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I am making an Android app which should be able to get data from a web service (which is not part of GAE). Users are able to log in to web service through their browser by using OpenId (only Google accounts are allowed).

AccountManager can give me authtoken. I could save this authtoken on my server, together with user's google account name (email) and then use this account name to connect his openid login with app registration.

But this does not solve anything because I have no way to verify this token against user's OpenID information... Or do I? I thought I could use user's authtoken to "somehow" link his android account to the web account.

This looks more and more like a wrong way to handle this but I do not want to save users Google's username/password in SharedPreferences and use these data for login.

Any creative ideas? Thanks

share|improve this question
nobody with an idea? I read a lot of questions about some related topics but I found no solution. – user765667 Jun 9 '11 at 7:07
We have exactly the same question. From what we have tried, it seems the authToken we can get from the AccountManager can only be used to gain permissions for a specific google API using OAuth - not authenticate the user using openID – Andrew Mackenzie Jun 28 '11 at 18:41
i would also love to know, i need to do the same thing – dweebo Jul 5 '11 at 20:15

I solved this exact issue for my app Push Actions - http://www.pushactions.com. For my solution, I did end up using GAE, but only to authenticate the token. The actual Push Actions app is hosted on Heroku. Here's my flow:

  1. Android app generates GAE token then posts the token & the account's email address to Push Actions running on Heroku
  2. Push Actions posts the token to my service running on GAE
  3. The GAE service takes the token, determines if it is valid, and returns the email address it is valid for
  4. Push Actions compares the email address returned by GAE with the email address from the android app, if they match, the token is valid for that email address. This means the token can be safely associated with the google user's openid email address.

As far as I know, this is the ONLY way to verify if a token generated by AccountManager is valid. True, it does require the use of GAE, but only for one small piece of your overall app. My GAE service ended up being like 1 class and a few lines of code, so it isn't much. You can think of the GAE piece as a service provided by google for authenticating tokens.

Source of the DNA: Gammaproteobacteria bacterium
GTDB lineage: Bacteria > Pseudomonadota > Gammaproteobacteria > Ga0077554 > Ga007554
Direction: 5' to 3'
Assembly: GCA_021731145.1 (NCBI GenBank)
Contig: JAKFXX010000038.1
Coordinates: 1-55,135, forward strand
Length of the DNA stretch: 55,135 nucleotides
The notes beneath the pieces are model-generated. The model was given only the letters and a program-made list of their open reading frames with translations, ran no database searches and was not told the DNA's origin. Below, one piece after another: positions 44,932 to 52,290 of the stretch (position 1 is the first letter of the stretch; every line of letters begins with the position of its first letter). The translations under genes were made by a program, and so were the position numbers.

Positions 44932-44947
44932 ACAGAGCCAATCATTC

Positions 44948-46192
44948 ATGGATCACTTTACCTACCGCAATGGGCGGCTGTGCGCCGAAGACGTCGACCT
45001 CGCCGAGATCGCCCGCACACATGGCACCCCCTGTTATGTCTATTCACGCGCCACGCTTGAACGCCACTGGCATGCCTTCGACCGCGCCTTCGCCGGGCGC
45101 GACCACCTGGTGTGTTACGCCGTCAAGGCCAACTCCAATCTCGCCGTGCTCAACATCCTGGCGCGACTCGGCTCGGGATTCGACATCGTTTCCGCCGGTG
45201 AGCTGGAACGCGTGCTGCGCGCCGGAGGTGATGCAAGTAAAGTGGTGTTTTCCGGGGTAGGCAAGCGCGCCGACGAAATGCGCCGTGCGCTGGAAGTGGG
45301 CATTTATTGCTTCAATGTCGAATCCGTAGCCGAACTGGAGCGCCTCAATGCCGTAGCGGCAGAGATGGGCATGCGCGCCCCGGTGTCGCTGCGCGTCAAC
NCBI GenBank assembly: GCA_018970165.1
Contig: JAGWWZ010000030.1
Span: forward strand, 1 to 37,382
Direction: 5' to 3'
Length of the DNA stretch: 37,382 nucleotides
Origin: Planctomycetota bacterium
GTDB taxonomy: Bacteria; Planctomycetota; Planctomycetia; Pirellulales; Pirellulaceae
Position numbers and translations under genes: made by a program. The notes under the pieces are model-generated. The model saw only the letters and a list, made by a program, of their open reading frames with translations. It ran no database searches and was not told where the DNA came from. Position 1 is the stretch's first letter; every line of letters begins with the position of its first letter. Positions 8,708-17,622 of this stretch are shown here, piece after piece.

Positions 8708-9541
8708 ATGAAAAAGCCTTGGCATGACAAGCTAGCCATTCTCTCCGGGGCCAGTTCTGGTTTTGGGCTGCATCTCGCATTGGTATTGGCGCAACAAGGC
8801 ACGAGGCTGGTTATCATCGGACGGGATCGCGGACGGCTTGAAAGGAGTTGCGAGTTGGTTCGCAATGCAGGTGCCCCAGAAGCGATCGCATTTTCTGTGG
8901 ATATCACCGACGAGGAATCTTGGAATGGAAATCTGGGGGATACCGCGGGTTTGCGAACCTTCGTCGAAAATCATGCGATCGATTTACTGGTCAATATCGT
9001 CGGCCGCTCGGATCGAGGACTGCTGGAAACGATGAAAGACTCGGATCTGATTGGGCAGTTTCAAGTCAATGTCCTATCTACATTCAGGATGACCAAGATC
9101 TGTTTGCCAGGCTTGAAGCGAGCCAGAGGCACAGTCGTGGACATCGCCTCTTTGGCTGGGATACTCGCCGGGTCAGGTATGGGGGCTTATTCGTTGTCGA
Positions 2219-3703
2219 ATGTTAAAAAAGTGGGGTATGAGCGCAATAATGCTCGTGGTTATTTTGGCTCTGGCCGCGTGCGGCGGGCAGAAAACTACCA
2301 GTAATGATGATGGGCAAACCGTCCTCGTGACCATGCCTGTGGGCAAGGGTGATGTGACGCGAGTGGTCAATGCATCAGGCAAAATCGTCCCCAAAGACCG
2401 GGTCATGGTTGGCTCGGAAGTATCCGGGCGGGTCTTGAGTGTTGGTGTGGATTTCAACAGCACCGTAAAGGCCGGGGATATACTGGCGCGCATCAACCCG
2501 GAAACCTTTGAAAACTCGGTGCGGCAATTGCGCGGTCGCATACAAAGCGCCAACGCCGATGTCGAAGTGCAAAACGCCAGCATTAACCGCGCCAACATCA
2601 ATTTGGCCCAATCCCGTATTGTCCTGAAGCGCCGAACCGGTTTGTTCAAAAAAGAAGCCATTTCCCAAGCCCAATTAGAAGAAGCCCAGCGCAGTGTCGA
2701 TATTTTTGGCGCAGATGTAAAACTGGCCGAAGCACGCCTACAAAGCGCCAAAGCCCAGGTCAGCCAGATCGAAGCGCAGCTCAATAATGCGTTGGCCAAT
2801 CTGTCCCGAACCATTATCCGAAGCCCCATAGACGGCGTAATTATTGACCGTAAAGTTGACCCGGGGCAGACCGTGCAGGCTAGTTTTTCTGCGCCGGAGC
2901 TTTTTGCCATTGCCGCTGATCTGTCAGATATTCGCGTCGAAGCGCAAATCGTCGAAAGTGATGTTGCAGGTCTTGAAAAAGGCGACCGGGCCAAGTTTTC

Here is the code for my GAE service:

package com.pushactions;

import java.io.IOException;
import java.util.logging.Logger;

import javax.servlet.ServletException;
import javax.servlet.http.HttpServlet;
import javax.servlet.http.HttpServletRequest;
import javax.servlet.http.HttpServletResponse;

import com.google.appengine.api.users.User;
import com.google.appengine.api.users.UserService;
import com.google.appengine.api.users.UserServiceFactory;

public class PushActionsAuthServlet extends HttpServlet {
    private static final Logger log = Logger.getLogger(HttpServlet.class.getName());

    public void doGet(HttpServletRequest req, HttpServletResponse resp) throws IOException {
        UserService userService = UserServiceFactory.getUserService();
        User user = userService.getCurrentUser();
        if (user != null) {
            req.setAttribute("user", user);
            try {
                req.getRequestDispatcher("/logged_in.jsp").forward(req, resp);
            } catch (ServletException e) {
                log.severe("Couldn't redirect to logged_in.jsp");
        } else {
            try {
                req.getRequestDispatcher("/logged_out.jsp").forward(req, resp);
            } catch (ServletException e) {
                log.severe("Couldn't redirect to logged_out.jsp");


<%@ page import="com.google.appengine.api.users.User" %>
<% User user = (User)request.getAttribute("user"); %>
<?xml version="1.0" encoding="UTF-8"?>
<user_name><%= user.getEmail() %></user_name>


<%@ page import="com.google.appengine.api.users.User" %>
<% User user = (User)request.getAttribute("user"); %>
<?xml version="1.0" encoding="UTF-8"?>
<message>not logged in</message>
share|improve this answer
I'm telling you guys, this is the answer :) Imagine if google provided a service that authenticated tokens. All you had to do was post the token generated by Android to the service and Google would respond with whether or not the token was valid. Does that sound suitable? Well that is exactly what my answer provides. – gotosleep Jul 12 '11 at 18:44
awesome that looks like just what i need. can you tell me how you pass the token and email to GAE (to your PushActionsAuthServlet). i can't tell from your code. thanks so much! – dweebo Jul 29 '11 at 14:38
Hey dweebo, I just do an http get to "MYAPP.appspot.com/_ah/login?auth=GAE_TOKEN&continue=https://…; http post might work as well, haven't tested – gotosleep Aug 9 '11 at 20:16
I've done just the same thing you did. I created a python GAE app to receive the authentication information and return the email of the user. One thing that must be checked is that some users have upper case characters in their email addresses so remember to only compare the emails after using some function to make all characters lower case. – DallaRosa Aug 11 '11 at 8:40
Gotosleep, what code did you use for step 1? – user153275 Nov 6 '11 at 20:17

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